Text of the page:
I’ve been in DC for some Georgetown basketball (a thrilling victory over imposing American University) and so out of the loop a little bit this weekend.
But one vague rumor that seems to be blowing up my Twitter involves a three-way deal between the Mets, Cubs, and Rays, with Luis Castillo going to Chicago, Milton Bradley going to the Rays, and Pat Burrell coming to the Mets.
All three teams would be parting ways with a bad contract, though it’s tough to say exactly how the salaries would play out as there could also be money involved.
That said, Castillo and Bradley are signed through 2011. Burrell is owed $9 million for 2010.
I assume, if there’s any actual truth to the rumor, the Mets would use Burrell as a part-time player. Inserting a bad defender coming off a terrible offensive season in the everyday lineup would be a P.R. nightmare for an administration reportedly on thin ice; more likely, Burrell becomes a right-handed platoon partner for Daniel Murphy at first base, plus (likely ineffective) leverage to try to drive prices down on free-agent outfielders.
Burrell was awful last year to the tune of a .221/.315/.367 line, but, just looking at his baseball-reference page, he appears a likely bounceback candidate: He’s 33, and he was a consistently excellent hitter from 2005-2008. He also has a .916 lifetime OPS against left-handers, meaning if he could handle first base defensively, he’d be a good for a platoon there.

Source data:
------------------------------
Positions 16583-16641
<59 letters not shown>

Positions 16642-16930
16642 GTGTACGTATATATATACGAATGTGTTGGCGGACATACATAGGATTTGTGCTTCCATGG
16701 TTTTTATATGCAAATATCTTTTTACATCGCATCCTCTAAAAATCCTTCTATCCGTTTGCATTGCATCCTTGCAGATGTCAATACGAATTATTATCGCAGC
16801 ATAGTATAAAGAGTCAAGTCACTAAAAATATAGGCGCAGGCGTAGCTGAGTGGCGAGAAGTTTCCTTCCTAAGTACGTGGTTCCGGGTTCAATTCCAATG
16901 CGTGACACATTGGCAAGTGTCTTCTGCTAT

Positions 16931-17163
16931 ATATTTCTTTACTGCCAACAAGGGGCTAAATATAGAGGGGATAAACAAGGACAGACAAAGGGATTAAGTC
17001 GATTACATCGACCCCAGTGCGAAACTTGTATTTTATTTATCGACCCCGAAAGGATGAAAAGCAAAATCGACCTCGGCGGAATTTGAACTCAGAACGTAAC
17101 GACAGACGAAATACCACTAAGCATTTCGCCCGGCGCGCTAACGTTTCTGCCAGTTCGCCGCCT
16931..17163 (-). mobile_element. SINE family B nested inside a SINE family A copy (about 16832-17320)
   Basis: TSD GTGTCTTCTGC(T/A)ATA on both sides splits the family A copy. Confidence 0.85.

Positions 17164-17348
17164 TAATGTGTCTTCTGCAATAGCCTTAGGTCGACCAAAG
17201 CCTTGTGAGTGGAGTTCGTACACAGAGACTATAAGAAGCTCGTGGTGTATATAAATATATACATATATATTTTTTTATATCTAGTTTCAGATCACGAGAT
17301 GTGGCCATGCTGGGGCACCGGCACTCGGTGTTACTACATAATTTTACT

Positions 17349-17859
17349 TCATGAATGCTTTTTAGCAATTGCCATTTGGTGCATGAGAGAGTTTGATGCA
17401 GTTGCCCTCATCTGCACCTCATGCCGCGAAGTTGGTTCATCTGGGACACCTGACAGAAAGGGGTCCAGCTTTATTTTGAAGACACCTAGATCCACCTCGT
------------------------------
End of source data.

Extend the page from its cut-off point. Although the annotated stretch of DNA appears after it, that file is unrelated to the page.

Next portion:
Whether Burrell and his $9 million over one year are worth Castillo and his $12 million over two years, I can’t say. Castillo, as a second baseman, was a much, much more valuable player than Burrell last season, even with his own defensive inadequacies.
That’s no safe bet to continue, of course, and if the Mets are so desperate to move Castillo’s contract, they probably won’t find a deal appreciably better than this one. It turns out it’s a bear market for 34-year-old second basemen with diminishing range, bad knees, no power and multi-year contracts.
Of course, by most accounts the Mets are so desperate to move Castillo’s multi-year contract so they can give another one to Orlando Hudson, a 32-year-old second basemen with diminishing range, so, you know, there’s that.